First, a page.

Health and death

Louis XIV (seated) with his son le Grand Dauphin (to the left), his grandson Louis, Duke of Burgundy (to the right), his great-grandson Louis Duke of Anjou, and Madame de Ventadour, Anjou's governess, who commissioned this painting; busts of Henry IV and Louis XIII are in the background.
Louis XIV (seated) with his son le Grand Dauphin (to the left), his grandson Louis, Duke of Burgundy (to the right), his great-grandson Louis Duke of Anjou, and Madame de Ventadour, Anjou's governess, who commissioned this painting; busts of Henry IV and Louis XIII are in the background.

Despite the image of a healthy and virile king that Louis sought to project, evidence exists to suggest that his health was not very good. He had many ailments: for example, symptoms of diabetes, as confirmed in reports of suppurating periostitis in 1678, dental abscesses in 1696, along with recurring boils, fainting spells, gout, dizziness, hot flushes, and headaches.

From 1647 to 1711, the three chief physicians to the king (Antoine Vallot, Antoine d'Aquin, and Guy-Crescent Fagon) recorded all of his health problems in the Journal de Santé du Roi (Journal of the King's Health), a daily report of his health. On 18 November 1686, Louis underwent a painful operation for an anal fistula that was performed by the surgeon Charles Felix de Tassy, who prepared a specially shaped curved scalpel for the occasion. The wound took more than two months to heal.[123]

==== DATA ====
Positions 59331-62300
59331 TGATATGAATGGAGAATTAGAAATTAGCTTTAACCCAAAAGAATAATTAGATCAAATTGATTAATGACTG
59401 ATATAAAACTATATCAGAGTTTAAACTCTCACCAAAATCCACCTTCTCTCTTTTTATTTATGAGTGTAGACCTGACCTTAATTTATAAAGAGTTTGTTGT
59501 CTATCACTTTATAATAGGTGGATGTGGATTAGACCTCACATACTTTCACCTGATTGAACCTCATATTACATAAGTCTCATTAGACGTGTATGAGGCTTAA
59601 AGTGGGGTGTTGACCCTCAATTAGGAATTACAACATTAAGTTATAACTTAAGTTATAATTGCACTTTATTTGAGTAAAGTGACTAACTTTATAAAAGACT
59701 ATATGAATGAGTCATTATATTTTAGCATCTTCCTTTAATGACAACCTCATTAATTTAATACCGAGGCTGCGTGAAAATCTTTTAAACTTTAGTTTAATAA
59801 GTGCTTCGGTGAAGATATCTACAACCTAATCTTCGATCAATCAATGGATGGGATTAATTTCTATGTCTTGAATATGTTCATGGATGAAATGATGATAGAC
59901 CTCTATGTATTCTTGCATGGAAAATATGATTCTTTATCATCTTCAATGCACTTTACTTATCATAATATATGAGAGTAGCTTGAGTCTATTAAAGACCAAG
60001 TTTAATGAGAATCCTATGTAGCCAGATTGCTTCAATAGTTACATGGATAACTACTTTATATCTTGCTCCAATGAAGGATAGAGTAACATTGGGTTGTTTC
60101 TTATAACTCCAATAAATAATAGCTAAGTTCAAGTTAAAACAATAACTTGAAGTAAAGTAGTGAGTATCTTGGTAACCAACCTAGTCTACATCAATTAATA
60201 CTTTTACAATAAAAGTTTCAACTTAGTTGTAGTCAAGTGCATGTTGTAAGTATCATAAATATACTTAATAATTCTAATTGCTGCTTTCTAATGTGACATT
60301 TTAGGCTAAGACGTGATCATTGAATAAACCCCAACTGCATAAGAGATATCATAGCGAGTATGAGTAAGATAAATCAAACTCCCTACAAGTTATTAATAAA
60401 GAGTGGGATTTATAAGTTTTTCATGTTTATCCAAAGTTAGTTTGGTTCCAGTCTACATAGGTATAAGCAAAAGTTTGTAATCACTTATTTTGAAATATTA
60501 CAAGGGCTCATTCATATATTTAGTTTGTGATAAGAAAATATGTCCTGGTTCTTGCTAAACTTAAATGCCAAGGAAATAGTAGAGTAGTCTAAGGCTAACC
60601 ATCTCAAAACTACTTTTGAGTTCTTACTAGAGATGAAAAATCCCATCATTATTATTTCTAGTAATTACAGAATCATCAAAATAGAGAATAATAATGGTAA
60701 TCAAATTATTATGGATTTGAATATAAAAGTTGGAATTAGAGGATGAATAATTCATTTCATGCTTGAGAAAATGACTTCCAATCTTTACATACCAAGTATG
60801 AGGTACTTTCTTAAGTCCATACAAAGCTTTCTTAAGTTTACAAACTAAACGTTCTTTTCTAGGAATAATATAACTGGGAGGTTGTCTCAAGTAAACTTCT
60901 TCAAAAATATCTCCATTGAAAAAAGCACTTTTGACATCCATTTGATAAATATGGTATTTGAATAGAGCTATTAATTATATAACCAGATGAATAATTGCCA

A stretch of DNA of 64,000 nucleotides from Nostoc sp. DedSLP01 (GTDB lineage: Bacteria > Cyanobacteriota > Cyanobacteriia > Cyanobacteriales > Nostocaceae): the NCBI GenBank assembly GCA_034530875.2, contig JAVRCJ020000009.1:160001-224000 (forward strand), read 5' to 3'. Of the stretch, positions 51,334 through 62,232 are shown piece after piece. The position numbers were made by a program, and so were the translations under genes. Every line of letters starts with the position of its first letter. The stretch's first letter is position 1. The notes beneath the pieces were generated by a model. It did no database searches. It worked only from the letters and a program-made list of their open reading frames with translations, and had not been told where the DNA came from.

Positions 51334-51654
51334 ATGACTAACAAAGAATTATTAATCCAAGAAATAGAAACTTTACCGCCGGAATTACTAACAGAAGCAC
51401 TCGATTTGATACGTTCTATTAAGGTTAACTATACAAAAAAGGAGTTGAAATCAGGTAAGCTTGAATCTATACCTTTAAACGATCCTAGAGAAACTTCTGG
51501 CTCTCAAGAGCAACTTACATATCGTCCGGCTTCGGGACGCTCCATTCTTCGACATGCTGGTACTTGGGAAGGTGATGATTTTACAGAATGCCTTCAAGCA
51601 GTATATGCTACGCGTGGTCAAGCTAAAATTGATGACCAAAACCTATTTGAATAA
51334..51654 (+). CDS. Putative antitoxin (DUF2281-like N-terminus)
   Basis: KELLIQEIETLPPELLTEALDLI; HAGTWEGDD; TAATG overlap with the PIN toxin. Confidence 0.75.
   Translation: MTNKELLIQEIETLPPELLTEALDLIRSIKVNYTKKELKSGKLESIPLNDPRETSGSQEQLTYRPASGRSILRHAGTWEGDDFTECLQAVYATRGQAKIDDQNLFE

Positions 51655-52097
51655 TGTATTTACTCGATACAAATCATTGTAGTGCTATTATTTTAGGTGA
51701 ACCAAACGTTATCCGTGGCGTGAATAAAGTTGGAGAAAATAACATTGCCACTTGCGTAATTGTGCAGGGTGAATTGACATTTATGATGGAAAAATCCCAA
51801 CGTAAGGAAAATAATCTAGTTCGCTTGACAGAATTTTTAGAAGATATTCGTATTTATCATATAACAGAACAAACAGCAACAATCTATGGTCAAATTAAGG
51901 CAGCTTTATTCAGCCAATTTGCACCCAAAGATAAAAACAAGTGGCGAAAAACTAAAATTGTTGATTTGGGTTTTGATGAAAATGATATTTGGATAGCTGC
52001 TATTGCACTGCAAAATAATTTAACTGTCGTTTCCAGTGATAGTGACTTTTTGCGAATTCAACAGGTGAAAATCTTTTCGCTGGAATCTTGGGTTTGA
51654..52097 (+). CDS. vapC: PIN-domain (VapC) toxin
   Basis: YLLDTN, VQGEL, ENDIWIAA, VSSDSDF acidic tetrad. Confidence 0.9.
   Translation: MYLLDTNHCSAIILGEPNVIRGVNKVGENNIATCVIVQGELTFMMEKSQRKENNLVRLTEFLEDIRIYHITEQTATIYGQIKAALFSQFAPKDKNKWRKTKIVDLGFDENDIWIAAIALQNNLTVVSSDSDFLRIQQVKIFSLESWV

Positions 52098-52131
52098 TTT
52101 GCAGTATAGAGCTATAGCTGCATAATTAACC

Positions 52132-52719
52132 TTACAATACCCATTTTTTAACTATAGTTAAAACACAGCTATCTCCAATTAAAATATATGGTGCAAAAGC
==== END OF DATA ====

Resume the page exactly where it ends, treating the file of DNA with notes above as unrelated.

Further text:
Louis died of gangrene at Versailles on 1 September 1715, four days before his 77th birthday, after 72 years on the throne. Enduring much pain in his last days, he finally "yielded up his soul without any effort, like a candle going out", while reciting the psalm Deus, in adjutorium me festina (O Lord, make haste to help me).[124] His body was laid to rest in Saint-Denis Basilica outside Paris. It remained there undisturbed for about 80 years until revolutionaries exhumed and destroyed all of the remains found in the Basilica.[125]

Cardinal Armand Gaston Maximilien de Rohan gave Last Rites (confession, viaticum, and unction) to king Louis XIV.[126]

Succession